The historic Anglesea Stand at the RDS in Dublin, from which spectators have witnessed the Dublin Horse Show since 1927, will soon be no more, writes Jack Burns.
For today (Wednesday) the Royal Dublin Society applied to Dublin City Council for planning permission for the redevelopment of the Anglesea Stand as part of the overall RDS Main Arena redevelopment.
RDS sources envisage that completion of the planning stage could take as long as 12 months before reconstruction starts, so it is likely that the old Angelsea Stand will witness one more Aga Khan trophy competition before the new stand is erected sometime in 2018, all other things being equal.
Speaking about today’s application for planning permission, Michael Duffy, CEO of the RDS, said: “Designing a stadium to meet the unique design requirements of the RDS Main Arena is a complex and challenging task. We have today submitted a planning application for a redeveloped Anglesea Stand which will create a top class experience for visitors and positively impact on the Dublin Horse Show, Leinster Rugby and any other events held in the Main Arena.”
The present capacity of the entire arena is 18,500, and this is expected to increase to 21,000.
The capacity for the Dublin Horse Show currently stands at around 13,000 and this will increase to 15,000 once the reconstruction is complete.
The RDS will be solely responsible for managing the redevelopment of the Stand, the total cost of which is expected to be in the region of €26 million.
The RDS indicates that not only will capacity increase, but also spectator facilities, enhancing the whole viewing experience for show jumping fans.
Since completing the international architectural competition for the redevelopment of the RDS Main Area, won by the consortium of Grimshaw / Newenham Mulligan Architects, the RDS has been working with the design team to develop the detail of the initial design concept.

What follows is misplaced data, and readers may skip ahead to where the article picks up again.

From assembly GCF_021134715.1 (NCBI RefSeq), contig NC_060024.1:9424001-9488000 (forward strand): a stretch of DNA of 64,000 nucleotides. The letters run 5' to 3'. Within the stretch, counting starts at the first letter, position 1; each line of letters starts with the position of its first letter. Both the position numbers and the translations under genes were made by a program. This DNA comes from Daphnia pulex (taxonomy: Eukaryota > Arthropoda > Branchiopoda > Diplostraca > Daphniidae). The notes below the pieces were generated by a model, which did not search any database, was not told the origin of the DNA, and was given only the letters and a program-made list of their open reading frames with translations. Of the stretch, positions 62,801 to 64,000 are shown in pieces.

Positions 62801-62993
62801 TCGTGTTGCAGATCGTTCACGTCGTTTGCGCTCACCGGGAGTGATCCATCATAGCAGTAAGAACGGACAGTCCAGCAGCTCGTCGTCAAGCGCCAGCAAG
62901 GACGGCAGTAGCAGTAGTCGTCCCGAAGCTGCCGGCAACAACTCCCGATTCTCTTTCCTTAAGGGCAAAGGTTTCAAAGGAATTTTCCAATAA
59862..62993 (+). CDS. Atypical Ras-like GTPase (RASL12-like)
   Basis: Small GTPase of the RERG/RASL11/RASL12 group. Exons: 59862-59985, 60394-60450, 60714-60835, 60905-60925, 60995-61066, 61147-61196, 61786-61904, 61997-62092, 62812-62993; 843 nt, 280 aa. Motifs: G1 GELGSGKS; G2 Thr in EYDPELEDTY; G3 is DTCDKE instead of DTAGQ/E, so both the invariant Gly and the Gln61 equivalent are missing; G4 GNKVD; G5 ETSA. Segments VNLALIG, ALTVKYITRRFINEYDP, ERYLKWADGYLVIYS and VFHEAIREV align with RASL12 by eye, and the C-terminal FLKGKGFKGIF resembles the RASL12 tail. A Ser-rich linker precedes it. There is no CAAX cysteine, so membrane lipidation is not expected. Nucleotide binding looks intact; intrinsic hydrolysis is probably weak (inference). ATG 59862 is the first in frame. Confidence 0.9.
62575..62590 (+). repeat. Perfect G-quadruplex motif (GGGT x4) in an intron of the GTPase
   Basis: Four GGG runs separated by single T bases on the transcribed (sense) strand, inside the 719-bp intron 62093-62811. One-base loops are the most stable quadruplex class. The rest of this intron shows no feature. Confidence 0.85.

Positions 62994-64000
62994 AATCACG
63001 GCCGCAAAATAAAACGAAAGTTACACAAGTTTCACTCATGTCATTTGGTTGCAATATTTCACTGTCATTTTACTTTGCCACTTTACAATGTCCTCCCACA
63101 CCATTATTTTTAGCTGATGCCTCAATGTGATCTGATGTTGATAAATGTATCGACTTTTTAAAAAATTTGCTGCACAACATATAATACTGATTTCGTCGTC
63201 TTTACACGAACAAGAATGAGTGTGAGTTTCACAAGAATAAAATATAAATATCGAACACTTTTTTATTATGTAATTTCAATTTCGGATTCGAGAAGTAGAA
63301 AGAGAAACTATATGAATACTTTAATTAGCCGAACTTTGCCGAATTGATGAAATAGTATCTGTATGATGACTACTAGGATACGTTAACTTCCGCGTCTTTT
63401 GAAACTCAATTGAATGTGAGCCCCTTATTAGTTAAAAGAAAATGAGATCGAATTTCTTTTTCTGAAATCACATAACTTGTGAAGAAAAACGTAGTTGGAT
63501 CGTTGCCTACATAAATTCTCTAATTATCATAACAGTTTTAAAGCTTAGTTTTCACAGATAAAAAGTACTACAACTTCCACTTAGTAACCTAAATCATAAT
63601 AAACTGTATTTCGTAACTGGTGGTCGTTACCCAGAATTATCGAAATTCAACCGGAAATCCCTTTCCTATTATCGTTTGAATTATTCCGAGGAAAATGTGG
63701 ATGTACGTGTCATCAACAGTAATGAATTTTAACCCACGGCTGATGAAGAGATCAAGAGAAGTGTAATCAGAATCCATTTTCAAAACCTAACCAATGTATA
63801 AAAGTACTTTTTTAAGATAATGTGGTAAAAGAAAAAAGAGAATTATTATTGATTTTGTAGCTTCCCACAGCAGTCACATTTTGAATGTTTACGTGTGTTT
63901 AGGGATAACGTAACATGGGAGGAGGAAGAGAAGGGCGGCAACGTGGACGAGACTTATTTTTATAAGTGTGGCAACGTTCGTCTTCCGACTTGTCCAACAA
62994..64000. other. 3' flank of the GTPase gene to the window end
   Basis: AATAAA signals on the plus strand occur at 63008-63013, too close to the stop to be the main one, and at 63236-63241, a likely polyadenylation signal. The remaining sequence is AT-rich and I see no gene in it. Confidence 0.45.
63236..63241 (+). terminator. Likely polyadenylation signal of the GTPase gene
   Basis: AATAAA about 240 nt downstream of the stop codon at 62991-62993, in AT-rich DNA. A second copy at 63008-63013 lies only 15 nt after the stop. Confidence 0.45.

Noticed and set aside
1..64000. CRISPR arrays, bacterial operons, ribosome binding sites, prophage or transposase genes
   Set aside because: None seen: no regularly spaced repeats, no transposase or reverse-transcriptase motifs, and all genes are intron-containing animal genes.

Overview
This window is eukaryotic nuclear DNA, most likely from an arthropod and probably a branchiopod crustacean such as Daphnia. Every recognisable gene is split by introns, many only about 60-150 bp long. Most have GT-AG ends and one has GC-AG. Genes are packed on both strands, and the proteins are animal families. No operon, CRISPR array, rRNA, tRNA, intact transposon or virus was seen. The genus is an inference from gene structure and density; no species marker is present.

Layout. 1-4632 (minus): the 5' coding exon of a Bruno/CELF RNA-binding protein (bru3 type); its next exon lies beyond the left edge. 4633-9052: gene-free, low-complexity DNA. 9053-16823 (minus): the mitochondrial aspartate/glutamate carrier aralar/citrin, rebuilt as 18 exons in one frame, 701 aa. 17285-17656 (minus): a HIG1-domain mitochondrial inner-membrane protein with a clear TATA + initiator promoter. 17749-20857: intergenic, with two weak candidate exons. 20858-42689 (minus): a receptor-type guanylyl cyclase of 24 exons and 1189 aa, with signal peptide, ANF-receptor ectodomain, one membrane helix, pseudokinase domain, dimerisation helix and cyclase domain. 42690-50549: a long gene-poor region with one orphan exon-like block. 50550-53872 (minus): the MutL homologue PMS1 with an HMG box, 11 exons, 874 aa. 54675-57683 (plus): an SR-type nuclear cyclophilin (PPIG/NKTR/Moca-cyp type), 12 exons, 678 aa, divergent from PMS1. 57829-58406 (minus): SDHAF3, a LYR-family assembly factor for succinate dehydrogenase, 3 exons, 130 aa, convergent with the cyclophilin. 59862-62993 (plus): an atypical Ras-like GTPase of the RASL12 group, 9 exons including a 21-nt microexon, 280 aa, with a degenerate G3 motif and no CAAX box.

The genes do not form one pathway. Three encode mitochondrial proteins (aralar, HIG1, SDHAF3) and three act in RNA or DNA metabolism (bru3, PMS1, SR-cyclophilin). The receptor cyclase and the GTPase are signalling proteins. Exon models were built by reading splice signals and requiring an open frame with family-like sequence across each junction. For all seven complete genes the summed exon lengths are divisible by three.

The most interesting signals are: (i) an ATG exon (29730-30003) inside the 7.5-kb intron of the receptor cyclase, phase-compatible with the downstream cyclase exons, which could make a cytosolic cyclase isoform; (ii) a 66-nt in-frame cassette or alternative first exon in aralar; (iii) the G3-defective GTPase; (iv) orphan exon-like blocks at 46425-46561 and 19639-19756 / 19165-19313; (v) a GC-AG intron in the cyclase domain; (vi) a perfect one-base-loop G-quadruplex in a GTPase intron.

The final redevelopment design has to meet the specific requirements of Leinster Rugby, the Dublin Horse Show and other commercial considerations of the RDS, all contained on a tight building footprint and in a busy working environment.
There is speculation that selling of naming rights to the arena may also be a key component in funding the €26 million project.
The RDS arena was originally developed to host equestrian events, primarily the annual Dublin Horse Show, which was first held there in 1881. The site had been acquired in 1879 by the Royal Dublin Society.
The Grandstand, which faces the Anglesea Stand, was rebuilt in 2006 for the 2006–07 rugby season, to replace the old wooden stand when Leinster Rugby first became permanent tenants. A roof was added during 2008-09.
In 1881 the first viewing stand was erected on the site of the present Grandstand. It held 800 people.
In 1925 Colonel Zeigler of the Swiss Army first suggested holding an international jumping event. The Aga Khan of the time heard of this proposal and offered a challenge trophy to the winner of the competition. In 1926 international competitions were introduced to the show and this was the first time the Nations’ Cup for the Aga Khan Challenge trophy was held.